Last edited by Simmosonic; 26th December 2018 at 06:06 AM..
Old 26th December 2018
  #5
Gear Addict
 

Quote:
Originally Posted by Simmosonic View Post
The question I’d like to ask you is “why are you looking for a single pair?” For me, it was all about getting my rig down to something as small, light, versatile and high quality as possible. I’m using the MKH800s with a Nagra 7, which only has two mic inputs. If that ‘desert island rig’ was based around a recorder with four XLR inputs, I would’ve considered the MKH800 Twins instead.

Thank you for sharing your thoughts.


Well, I have so many different microphones in my locker which also happen to include the MKH800s and Twins, so, this is not a question I need it to be answered for myself, per se. I like to have you guys/girls to share your reason for your "desert island" microphones.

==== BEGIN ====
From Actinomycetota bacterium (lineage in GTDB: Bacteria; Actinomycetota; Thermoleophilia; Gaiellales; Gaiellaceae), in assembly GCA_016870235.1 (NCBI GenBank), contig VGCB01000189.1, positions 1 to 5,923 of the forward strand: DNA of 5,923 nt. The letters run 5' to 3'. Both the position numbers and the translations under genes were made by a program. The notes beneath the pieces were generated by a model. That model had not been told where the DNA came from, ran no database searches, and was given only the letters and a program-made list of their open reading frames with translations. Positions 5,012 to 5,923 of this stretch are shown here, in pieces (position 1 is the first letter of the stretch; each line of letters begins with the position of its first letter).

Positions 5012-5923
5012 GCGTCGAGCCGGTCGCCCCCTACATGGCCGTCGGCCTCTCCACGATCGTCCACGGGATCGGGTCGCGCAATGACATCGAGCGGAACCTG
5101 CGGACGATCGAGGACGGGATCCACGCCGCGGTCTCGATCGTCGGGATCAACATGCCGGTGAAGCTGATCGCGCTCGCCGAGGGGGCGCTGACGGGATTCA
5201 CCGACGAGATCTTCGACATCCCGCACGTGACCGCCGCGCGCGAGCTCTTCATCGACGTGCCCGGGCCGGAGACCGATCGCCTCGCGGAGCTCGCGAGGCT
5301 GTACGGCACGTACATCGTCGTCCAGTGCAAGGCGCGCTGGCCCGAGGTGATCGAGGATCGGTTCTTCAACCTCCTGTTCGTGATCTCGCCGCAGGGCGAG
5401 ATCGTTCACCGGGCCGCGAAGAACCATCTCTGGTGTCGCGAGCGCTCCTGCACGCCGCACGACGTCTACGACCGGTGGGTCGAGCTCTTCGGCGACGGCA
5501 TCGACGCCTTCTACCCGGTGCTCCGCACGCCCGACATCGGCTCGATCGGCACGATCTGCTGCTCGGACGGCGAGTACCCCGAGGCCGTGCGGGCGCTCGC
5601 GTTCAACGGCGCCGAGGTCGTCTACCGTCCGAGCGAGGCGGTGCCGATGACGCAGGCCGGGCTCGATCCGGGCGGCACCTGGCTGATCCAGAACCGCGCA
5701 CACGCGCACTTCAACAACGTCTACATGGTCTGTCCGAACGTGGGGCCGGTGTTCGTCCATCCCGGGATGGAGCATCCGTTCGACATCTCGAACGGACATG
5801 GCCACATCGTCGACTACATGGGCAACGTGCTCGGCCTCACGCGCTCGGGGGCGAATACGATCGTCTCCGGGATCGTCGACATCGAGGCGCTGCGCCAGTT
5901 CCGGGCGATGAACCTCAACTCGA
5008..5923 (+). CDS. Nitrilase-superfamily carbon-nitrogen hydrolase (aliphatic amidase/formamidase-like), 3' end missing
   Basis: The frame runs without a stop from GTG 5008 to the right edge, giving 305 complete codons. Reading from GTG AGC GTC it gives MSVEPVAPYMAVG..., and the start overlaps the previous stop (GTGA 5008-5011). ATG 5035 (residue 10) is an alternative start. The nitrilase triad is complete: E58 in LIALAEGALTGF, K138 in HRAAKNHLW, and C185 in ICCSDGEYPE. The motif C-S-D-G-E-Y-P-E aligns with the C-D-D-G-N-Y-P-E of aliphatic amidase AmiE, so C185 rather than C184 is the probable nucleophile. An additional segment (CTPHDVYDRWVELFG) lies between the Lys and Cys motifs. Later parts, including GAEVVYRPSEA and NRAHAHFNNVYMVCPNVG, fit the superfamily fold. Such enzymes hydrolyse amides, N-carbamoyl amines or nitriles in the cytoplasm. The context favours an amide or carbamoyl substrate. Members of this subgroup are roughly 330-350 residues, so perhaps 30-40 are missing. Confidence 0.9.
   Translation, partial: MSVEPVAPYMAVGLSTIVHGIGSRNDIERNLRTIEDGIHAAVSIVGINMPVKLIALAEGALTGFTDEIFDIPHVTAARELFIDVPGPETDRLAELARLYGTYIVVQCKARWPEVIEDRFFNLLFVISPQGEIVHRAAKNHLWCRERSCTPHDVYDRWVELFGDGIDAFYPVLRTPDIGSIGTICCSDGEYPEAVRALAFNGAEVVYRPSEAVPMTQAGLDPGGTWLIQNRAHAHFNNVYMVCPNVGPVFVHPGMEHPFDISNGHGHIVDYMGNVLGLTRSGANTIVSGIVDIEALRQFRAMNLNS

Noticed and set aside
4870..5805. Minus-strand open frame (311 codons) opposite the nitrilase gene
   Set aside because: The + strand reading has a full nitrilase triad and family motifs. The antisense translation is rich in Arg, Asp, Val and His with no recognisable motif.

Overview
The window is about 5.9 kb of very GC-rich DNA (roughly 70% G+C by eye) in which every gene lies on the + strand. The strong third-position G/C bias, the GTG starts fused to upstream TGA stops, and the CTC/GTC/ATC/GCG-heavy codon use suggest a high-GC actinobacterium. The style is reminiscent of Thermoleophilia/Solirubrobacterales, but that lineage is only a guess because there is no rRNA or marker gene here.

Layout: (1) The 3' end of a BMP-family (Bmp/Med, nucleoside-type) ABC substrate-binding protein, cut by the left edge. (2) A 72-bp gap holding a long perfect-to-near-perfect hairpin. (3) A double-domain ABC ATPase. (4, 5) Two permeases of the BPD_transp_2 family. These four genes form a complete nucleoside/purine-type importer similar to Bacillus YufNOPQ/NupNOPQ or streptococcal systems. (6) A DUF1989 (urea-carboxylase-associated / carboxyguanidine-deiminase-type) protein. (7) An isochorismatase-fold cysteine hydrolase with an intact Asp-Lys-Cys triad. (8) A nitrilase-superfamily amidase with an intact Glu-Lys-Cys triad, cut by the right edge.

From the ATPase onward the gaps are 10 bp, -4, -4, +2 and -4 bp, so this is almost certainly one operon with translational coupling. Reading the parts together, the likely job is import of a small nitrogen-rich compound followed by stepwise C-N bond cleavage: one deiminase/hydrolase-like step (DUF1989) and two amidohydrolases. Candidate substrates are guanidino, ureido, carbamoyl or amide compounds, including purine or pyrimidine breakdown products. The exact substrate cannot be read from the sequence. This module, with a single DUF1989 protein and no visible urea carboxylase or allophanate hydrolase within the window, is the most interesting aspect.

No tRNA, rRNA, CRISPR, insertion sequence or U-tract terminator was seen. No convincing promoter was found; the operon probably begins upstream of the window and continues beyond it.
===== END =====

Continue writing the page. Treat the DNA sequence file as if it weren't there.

Old 26th December 2018
  #6
Lives for gear
 
hbphotoav's Avatar
 

From my collection, MKH8040 pair. They are nearly as full-range response as my M296 pair, and I need ORTF more often than AB omni (not a lot of great sounding rooms amongst my clientele). The rest were purchased primarily for use as spots (TLM193 and CM3) and lav/close mic’ing assignments (4061/4099), or for use in PA work (most everything else). 90% of my recording gigs (not involving PA) could be handled with 8040s... my “Swiss Army” pair.

HB
Old 26th December 2018
  #7
Lives for gear
 
hughesmr's Avatar
From my collection, my Schoeps MK21 pr. My desert island mics. Just lovely on most anything I can throw at them. Surely not the best in every situation, but by far the best compromise mic I own (no, I have no multi-patterns in my collection)
Old 26th December 2018
  #8
Lives for gear
 
fred2bern's Avatar
Sennheiser MKH800 Twins pair for me.
Not the best I have, but I can use these microphones everywhere and get something good, no matter the acoustics.

Fred.
Old 26th December 2018
  #9
RPC
Gear Addict